‘Even with little things, you can do something good’
Student Romy Romeyn (1998) is team leader at Organobike and one of the faces of the Challenge Accepted campaign. What has she learned so far, working for a startup? And how did she experience seeing her own face everywhere?
Romy Romeyn is second-year International Business Administration student at Erasmus University Rotterdam. She is also this year’s team leader for Organobike. This startup delivers fresh and organic fruit to Rotterdam-based companies. All products are delivered on bicycles. Organobike is one of the projects founded by Enactus. Enactus Rotterdam stimulates sustainable projects in Rotterdam to encourage entrepreneurship among students, but also to take care of the environment.
How much time do you spend at Organobike?
‘Since this is an extracurricular activity, unfortunately I can’t afford to work full-time. I get some work done every day, however; I read emails, go to meetings. But at the end of the term I still have to pass my exams. I probably spend about 16 hours a week at Organobike. And I have a team that also works eight to 16 hours a week. Next year someone else will be team leader, as I will go on an exchange to Dublin.’
What are you learning from running a startup?
‘I’m learning so much! Studying is merely theoretical; this way I also discover how to be an entrepreneur in real life. We learn a lot from the setbacks. It teaches me which real-life issues to expect when you start your own company. In addition, I learn a lot about the social aspects of a company and the interaction with other people.’
'I discover how to be an entrepreneur in real life. We learn a lot from the setbacks.'
What are your goals for the future of Organobike?
‘Right now, one of our focal points is growth. It would be great if more Rotterdam-based companies required our services. By growing the company we can reach more people; not just with the products, but also with our story. The fruits gets delivered every Tuesday using electric bikes, the whole area from Rotterdam East (campus Woudestein) to Rotterdam West (Delfshaven) and everything in between is in our range.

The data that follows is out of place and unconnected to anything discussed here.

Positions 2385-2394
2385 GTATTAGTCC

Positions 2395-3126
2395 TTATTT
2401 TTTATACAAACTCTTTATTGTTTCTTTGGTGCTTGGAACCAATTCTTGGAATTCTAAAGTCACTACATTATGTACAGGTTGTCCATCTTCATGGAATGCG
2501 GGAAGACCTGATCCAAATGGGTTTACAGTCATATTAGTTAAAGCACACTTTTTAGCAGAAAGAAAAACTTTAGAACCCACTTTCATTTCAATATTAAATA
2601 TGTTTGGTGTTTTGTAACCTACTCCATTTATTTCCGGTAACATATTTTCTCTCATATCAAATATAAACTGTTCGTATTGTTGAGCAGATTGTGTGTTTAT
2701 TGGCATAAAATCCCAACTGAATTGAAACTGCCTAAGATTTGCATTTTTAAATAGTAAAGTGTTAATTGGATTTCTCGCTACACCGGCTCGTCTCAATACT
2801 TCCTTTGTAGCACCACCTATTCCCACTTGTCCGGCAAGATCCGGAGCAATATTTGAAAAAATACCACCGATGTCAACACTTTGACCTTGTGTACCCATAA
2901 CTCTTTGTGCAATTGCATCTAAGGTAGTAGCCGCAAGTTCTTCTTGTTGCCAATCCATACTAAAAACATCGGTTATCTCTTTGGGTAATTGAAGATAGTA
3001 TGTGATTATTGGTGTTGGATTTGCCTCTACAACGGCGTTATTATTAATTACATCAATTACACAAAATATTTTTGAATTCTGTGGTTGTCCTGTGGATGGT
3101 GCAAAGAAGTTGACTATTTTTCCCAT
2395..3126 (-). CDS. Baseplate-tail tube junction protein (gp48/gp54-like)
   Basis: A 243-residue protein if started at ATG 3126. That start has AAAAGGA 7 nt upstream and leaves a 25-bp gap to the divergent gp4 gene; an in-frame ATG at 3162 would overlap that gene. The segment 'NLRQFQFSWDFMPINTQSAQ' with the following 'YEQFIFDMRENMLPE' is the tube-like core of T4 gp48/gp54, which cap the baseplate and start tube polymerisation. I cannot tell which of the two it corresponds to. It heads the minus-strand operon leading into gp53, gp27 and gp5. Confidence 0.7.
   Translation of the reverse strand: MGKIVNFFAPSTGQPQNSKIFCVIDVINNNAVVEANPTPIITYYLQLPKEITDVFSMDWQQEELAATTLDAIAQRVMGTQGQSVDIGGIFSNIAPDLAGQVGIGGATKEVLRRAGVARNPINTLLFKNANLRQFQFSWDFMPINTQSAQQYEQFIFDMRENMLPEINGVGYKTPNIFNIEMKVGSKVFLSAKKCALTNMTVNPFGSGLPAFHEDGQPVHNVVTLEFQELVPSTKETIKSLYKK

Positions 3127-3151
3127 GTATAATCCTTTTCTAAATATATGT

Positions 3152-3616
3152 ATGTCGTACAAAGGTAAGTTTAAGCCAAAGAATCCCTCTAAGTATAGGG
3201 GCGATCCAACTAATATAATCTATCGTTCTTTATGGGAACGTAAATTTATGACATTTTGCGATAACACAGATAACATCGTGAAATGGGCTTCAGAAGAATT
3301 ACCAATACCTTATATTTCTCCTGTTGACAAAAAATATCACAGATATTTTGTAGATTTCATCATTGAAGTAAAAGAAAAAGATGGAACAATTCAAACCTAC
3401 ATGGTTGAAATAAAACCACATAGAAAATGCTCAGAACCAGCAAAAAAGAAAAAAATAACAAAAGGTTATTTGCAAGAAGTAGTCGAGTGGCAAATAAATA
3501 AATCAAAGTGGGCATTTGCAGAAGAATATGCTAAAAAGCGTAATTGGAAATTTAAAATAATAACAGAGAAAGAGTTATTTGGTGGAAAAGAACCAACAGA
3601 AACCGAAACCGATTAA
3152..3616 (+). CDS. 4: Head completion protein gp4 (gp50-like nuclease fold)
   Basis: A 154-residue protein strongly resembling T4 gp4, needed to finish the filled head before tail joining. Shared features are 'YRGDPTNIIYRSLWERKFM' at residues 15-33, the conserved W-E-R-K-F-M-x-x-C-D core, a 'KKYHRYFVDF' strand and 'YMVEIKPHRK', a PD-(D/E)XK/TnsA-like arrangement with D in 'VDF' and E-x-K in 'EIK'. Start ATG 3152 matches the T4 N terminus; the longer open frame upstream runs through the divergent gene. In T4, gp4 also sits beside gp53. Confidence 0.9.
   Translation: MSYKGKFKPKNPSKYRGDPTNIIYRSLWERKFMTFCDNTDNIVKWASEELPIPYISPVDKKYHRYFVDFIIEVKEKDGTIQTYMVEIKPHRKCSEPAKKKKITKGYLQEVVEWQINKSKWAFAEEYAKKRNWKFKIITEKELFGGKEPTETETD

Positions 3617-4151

Our other focus is on sustainability. It goes without saying that we work with biological products only and use electric bicycles. But in my opinion we can make this business model even more sustainable. We can look into the way we handle waste. And the amount of plastic packaging we use, for example. It would be nice to make every layer of the organisation sustainable.’
Why is this an important issue for you?
‘I think we need to create more sustainable business models, because we don’t have a lot of other options left. Much of the environment is destroyed already. Let’s diminish the amount of damage we do and instead come up with nature-friendly ways to operate. Every company, big or small, should be thinking about ways to reduce waste and damage. Let’s come together and create a healthier balance between profit and environment. I bring my own bag to the supermarket when I go grocery-shopping, and I should be implementing that same standard to the business. Even with little things, you can do something good.’
How did you experience being the face of the Challenge Accepted campaign?
‘It was very nice to work with a professional film team to shoot the pictures and the video. My mother liked it a lot, seeing my face online. She was proud. I’m a strong supporter of Challenge Accepted. As a matter of fact, we could still use feedback and tips from alumni who are entrepreneurs in the same sector.’